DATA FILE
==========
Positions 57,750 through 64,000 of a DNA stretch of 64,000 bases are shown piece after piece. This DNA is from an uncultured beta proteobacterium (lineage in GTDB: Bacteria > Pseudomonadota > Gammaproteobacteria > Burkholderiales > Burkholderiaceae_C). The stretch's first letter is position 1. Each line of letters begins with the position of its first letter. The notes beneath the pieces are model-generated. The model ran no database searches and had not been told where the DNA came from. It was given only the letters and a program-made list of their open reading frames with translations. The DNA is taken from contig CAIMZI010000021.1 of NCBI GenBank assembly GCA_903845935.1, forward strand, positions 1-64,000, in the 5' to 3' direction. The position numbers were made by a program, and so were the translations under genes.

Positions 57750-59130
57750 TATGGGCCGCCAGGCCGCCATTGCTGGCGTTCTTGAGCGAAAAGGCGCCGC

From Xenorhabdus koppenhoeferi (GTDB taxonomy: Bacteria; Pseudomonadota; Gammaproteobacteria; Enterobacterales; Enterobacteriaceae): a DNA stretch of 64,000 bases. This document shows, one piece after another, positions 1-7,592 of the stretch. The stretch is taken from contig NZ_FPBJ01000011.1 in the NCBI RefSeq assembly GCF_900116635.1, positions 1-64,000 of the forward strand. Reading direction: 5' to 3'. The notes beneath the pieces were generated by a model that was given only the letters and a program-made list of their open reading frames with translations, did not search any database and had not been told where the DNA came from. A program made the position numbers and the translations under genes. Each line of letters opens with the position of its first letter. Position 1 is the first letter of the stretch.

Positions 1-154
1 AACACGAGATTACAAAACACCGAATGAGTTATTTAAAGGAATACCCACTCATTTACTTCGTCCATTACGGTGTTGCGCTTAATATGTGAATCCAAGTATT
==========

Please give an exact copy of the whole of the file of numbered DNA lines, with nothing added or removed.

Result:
Positions 57,750 through 64,000 of a DNA stretch of 64,000 bases are shown piece after piece. This DNA is from an uncultured beta proteobacterium (lineage in GTDB: Bacteria > Pseudomonadota > Gammaproteobacteria > Burkholderiales > Burkholderiaceae_C). The stretch's first letter is position 1. Each line of letters begins with the position of its first letter. The notes beneath the pieces are model-generated. The model ran no database searches and had not been told where the DNA came from. It was given only the letters and a program-made list of their open reading frames with translations. The DNA is taken from contig CAIMZI010000021.1 of NCBI GenBank assembly GCA_903845935.1, forward strand, positions 1-64,000, in the 5' to 3' direction. The position numbers were made by a program, and so were the translations under genes.

Positions 57750-59130
57750 TATGGGCCGCCAGGCCGCCATTGCTGGCGTTCTTGAGCGAAAAGGCGCCGC

From Xenorhabdus koppenhoeferi (GTDB taxonomy: Bacteria; Pseudomonadota; Gammaproteobacteria; Enterobacterales; Enterobacteriaceae): a DNA stretch of 64,000 bases. This document shows, one piece after another, positions 1-7,592 of the stretch. The stretch is taken from contig NZ_FPBJ01000011.1 in the NCBI RefSeq assembly GCF_900116635.1, positions 1-64,000 of the forward strand. Reading direction: 5' to 3'. The notes beneath the pieces were generated by a model that was given only the letters and a program-made list of their open reading frames with translations, did not search any database and had not been told where the DNA came from. A program made the position numbers and the translations under genes. Each line of letters opens with the position of its first letter. Position 1 is the first letter of the stretch.

Positions 1-154
1 AACACGAGATTACAAAACACCGAATGAGTTATTTAAAGGAATACCCACTCATTTACTTCGTCCATTACGGTGTTGCGCTTAATATGTGAATCCAAGTATT